Public Private Partnerships Committee of Kenya Healthcare Federation
There is no one widely accepted definition of Public Private Partnerships (PPP). Broadly, PPP refers to arrangements between the public and private sectors whereby part of the services or works that fall under the responsibilities of the public sector are provided by the private sector, with clear agreement on shared objectives for delivery of public infrastructure and/ or public services.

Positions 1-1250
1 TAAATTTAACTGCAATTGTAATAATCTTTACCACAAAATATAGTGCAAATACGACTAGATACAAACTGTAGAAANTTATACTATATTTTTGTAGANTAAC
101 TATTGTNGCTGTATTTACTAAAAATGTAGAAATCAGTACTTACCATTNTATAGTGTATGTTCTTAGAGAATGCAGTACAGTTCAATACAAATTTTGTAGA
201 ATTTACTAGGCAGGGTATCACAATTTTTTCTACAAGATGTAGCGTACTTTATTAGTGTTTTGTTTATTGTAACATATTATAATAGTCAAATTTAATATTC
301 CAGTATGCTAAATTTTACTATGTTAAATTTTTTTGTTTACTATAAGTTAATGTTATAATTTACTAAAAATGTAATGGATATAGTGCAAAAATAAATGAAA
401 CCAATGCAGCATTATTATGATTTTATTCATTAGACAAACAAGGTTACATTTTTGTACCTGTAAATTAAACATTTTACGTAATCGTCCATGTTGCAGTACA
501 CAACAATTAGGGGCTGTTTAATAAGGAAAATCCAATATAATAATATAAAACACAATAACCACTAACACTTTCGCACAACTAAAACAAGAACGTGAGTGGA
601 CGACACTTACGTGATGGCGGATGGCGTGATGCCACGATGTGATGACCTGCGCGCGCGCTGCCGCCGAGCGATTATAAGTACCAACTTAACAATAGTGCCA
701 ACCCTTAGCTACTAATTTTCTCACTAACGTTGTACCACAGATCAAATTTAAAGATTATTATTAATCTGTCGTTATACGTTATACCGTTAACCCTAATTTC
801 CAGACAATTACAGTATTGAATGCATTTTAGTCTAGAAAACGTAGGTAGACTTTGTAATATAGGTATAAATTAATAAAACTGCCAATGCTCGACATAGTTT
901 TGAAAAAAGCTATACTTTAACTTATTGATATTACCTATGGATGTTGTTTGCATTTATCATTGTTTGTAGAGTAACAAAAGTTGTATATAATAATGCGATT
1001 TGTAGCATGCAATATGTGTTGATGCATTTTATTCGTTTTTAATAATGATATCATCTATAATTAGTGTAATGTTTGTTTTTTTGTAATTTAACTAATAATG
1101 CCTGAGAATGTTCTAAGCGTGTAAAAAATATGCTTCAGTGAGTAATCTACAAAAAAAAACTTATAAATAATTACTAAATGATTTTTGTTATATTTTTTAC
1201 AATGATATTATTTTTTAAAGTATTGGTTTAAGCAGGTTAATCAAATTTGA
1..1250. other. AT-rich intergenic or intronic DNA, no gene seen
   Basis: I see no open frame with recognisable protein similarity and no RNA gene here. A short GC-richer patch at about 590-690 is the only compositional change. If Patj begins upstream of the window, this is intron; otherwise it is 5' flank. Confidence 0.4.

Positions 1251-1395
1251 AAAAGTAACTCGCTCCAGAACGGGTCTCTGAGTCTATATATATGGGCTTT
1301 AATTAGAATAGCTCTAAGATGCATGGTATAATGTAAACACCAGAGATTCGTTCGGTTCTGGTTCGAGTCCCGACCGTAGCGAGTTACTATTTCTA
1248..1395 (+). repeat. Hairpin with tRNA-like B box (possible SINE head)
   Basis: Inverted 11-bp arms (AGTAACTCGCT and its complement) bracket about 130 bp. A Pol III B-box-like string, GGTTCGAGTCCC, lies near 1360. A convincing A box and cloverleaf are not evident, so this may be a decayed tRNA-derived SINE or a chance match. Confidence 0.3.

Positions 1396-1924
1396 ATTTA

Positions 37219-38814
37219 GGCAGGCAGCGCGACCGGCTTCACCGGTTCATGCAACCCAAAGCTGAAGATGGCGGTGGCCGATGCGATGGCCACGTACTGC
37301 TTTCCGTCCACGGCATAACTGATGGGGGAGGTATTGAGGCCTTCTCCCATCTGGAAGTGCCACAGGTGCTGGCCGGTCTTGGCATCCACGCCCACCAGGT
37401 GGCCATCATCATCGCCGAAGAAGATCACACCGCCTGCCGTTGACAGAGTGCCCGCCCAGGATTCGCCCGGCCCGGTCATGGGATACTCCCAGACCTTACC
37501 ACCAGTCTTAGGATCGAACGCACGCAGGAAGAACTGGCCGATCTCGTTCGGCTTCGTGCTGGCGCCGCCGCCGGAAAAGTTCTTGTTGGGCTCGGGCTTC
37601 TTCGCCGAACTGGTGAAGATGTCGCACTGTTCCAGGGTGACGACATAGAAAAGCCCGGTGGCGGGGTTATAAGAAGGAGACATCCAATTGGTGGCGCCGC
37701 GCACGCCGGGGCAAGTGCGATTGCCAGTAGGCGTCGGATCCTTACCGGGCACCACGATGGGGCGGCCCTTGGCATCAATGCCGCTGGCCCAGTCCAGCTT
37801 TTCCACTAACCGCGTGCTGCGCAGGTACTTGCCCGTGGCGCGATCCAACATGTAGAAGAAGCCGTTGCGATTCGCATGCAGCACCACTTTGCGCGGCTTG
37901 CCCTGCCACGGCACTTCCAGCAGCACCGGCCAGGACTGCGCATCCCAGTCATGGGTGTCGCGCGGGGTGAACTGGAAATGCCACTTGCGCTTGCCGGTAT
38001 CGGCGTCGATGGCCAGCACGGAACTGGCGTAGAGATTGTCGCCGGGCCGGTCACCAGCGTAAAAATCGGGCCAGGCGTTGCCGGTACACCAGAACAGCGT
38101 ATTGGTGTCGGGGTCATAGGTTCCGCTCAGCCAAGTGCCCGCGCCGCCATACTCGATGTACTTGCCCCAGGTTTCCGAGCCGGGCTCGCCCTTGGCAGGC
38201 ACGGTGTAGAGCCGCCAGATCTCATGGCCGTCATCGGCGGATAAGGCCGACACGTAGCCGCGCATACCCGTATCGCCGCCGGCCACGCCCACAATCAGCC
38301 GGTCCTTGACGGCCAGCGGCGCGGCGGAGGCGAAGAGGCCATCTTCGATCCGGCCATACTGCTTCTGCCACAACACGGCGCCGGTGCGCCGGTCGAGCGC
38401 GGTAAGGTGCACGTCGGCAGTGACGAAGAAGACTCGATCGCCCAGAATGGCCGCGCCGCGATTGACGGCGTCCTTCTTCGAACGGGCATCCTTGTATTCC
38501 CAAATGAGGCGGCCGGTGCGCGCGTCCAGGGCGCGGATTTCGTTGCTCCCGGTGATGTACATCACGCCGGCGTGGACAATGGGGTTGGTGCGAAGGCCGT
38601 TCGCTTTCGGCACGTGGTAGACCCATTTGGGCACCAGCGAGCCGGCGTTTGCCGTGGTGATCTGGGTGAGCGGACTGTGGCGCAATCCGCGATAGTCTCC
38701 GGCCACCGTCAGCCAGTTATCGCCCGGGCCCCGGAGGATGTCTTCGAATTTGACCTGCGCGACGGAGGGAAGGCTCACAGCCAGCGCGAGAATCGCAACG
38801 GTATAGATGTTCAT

PPPs combine the skills and resources of both the public and private sectors in new ways through sharing of risks and responsibilities. This enables governments to benefit from the expertise of the private sector, and allows them to focus more on policy, planning and regulation. In order to achieve a successful partnership, a careful analysis of the long-term development objectives and risk allocation is essential. In addition, the legal framework must adequately support this new model of service delivery and be able to monitor and regulate the outputs and services provided. A well-drafted PPP agreement would be informed by both the laws of the country and international best practices to clearly delineate risks and responsibilities.